As always, if you want a peek over other people’s garden walls then please pop over to our host, the lovely Jon, AKA ‘The Propagator’ where you find links to many more wonderful garden enthusiasts from all over the world.

See here for the participant’s guide.

Six on Saturday

39 Comments Add yours

  1. I really enjoyed your garden photos and some of the colors and color contrasts, such as the weigela with the blue flowers. 🙂

    1. Heyjude says:

      Ah, those blue forget-me-nots get into every photo at this time of year ☺️

      1. I love them. 🙂

  2. Jane Lurie says:

    These are gorgeous, Jude. You have the magic touch! 🙂

    1. Heyjude says:

      Thanks Jane. I spend a lot of time walking around talking to my plants, especially the ones that are not doing as well as they should.

  3. Very pretty, as usual! I like the sound of sweet woodruff. A super spreader of the good kind and keeping weeds at bay, which is what I need in my garden.

    1. Heyjude says:

      I probably pulled a lot out in my first year as I though it was cleavers! It does look lovely when in flower and unremarkable the rest of the time. It dies back in winter.

  4. Gorgeous photos 👌🙏🌷

    1. Heyjude says:

      Thanks, glad you enjoy them!

  5. Cathy says:

    I enjoyed reading this, Jude, especially after finding my own galium is settling in and beginning to spread. Interesting to read about G sanguineum as I would never have considered deadheading it, but it sounds as if it is worth it. And ‘whistling Jacks’? What a curious name! 😉 They don’t return here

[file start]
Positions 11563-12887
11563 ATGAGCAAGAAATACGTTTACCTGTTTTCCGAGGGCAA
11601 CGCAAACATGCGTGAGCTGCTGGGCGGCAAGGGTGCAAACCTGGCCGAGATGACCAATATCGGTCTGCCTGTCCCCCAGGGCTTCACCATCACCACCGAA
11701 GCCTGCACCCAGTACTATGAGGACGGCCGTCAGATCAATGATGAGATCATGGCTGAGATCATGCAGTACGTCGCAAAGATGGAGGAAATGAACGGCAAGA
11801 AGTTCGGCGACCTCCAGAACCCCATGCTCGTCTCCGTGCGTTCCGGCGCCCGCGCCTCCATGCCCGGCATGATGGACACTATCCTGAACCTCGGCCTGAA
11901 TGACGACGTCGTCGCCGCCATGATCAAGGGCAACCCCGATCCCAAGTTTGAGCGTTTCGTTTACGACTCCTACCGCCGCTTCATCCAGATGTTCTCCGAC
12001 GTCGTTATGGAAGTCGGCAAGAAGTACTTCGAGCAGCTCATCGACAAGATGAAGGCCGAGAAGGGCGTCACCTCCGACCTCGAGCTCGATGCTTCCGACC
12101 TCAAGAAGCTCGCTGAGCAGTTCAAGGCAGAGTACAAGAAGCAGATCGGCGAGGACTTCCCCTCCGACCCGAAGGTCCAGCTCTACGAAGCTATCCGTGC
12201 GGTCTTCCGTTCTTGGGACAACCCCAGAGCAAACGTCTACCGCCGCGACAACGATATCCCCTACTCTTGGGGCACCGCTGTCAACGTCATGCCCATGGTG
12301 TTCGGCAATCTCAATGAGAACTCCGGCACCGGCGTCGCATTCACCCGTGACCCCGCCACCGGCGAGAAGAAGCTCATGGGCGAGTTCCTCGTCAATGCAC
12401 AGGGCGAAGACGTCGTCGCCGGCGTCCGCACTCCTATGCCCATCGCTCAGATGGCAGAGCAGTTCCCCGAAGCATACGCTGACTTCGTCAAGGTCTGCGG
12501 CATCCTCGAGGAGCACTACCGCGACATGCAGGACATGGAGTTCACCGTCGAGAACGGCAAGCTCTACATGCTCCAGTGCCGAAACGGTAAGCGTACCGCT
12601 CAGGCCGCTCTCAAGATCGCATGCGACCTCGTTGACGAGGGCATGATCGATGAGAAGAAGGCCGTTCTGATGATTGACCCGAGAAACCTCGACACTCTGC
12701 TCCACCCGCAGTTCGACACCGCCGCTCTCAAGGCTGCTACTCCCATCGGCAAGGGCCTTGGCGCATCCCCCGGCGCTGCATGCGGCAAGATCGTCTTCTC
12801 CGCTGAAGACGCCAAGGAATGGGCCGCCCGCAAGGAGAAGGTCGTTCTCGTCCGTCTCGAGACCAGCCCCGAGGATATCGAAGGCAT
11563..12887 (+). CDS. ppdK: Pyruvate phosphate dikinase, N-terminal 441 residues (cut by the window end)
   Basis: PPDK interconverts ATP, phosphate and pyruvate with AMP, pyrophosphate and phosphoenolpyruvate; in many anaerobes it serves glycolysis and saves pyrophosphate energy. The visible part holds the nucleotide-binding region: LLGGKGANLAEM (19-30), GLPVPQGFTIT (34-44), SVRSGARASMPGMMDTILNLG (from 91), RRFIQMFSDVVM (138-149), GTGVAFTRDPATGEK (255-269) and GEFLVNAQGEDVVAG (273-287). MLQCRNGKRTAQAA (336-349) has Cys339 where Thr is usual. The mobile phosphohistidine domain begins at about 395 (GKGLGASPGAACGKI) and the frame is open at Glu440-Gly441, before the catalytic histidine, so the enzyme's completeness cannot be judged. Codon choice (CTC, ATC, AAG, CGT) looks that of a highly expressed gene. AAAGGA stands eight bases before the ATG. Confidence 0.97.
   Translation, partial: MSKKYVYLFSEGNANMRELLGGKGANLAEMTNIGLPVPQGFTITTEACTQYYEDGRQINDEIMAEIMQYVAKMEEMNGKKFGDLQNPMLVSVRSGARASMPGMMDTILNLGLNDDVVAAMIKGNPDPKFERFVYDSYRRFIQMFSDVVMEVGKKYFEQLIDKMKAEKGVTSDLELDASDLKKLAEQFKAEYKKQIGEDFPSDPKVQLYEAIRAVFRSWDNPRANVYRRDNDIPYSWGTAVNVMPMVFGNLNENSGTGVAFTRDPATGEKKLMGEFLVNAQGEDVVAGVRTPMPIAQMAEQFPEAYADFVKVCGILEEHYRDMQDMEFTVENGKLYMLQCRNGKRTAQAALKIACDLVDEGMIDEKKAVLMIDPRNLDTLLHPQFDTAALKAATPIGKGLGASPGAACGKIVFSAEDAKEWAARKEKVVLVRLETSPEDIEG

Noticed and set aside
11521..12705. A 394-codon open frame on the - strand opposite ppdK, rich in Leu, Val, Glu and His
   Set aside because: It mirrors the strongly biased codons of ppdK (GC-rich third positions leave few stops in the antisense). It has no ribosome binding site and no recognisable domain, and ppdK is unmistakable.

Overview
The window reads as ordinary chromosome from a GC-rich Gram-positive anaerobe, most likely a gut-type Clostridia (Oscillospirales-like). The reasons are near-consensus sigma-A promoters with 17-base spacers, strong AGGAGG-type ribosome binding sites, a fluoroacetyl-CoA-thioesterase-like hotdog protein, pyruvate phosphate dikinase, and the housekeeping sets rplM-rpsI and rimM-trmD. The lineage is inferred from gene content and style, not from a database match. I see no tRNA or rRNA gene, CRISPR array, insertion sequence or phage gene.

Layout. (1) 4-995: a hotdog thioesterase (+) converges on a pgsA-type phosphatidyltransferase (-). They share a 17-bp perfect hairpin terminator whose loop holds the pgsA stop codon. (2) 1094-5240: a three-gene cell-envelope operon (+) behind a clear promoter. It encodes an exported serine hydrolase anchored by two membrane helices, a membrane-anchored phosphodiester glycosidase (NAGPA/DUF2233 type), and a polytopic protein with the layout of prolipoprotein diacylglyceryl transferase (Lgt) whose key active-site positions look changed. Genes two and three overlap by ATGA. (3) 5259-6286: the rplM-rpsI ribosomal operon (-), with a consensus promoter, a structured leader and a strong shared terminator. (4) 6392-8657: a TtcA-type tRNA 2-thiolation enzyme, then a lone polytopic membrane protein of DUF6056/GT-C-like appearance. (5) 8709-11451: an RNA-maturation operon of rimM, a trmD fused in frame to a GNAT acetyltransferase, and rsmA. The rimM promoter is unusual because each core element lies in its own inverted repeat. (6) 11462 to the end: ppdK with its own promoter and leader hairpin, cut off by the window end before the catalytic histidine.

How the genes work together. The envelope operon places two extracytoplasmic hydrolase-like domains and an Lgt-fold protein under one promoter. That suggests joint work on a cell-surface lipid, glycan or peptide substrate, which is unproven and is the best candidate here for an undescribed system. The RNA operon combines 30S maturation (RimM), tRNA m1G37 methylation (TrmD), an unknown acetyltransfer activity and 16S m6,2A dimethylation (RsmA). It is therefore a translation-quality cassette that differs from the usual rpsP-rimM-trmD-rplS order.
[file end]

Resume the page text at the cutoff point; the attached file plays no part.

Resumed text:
1. Heyjude says:

      Cousin Jacks are the name given to Cornishmen who have migrated elsewhere (miners usually) I guess this name has the same connotations though why whistling? I wrote a post about them on my flower blog which shows them in profusion. I am still waiting for mine to bulk up, but at least they do come back each year.

      Flowers on Friday

      1. Cathy says:

        That’s really interesting to read, Jude, thanks

  6. Your garden seems a little ahead of mine which I also feel is several weeks behind the last few years. I envy your G. byzantinus – I have no luck with them. I like the dark Weigela, mine is a pale pink variegated one

    1. Heyjude says:

      We are usually 2-3 weeks ahead of the rest of the country, but definitely behind this year. I didn’t mind the dry, cold April because we didn’t get frosts this far west, but May has been miserable.

  7. n20gardener says:

    Oh, I wish Whistling Jack could grow wild here! It’s a great colour, always good to have a bright colour to go with the Spring greens.

    1. Heyjude says:

      You could grow them in pots and take them inside during winter. I do that with gladioli murielae.

  8. BeckyB says:

    you have been planting some gorgeous plants. I finally decided my 4ft sunflowers had to leave the greenhouse, but I waited until the weekend as those gales at the end of last week. Just yikes!

    1. Heyjude says:

      Your sunflowers are 4ft already? I planted mine out last Friday – tiny things that will probably have been eaten already!

      1. BeckyB says:

        I had a very early sowing moment!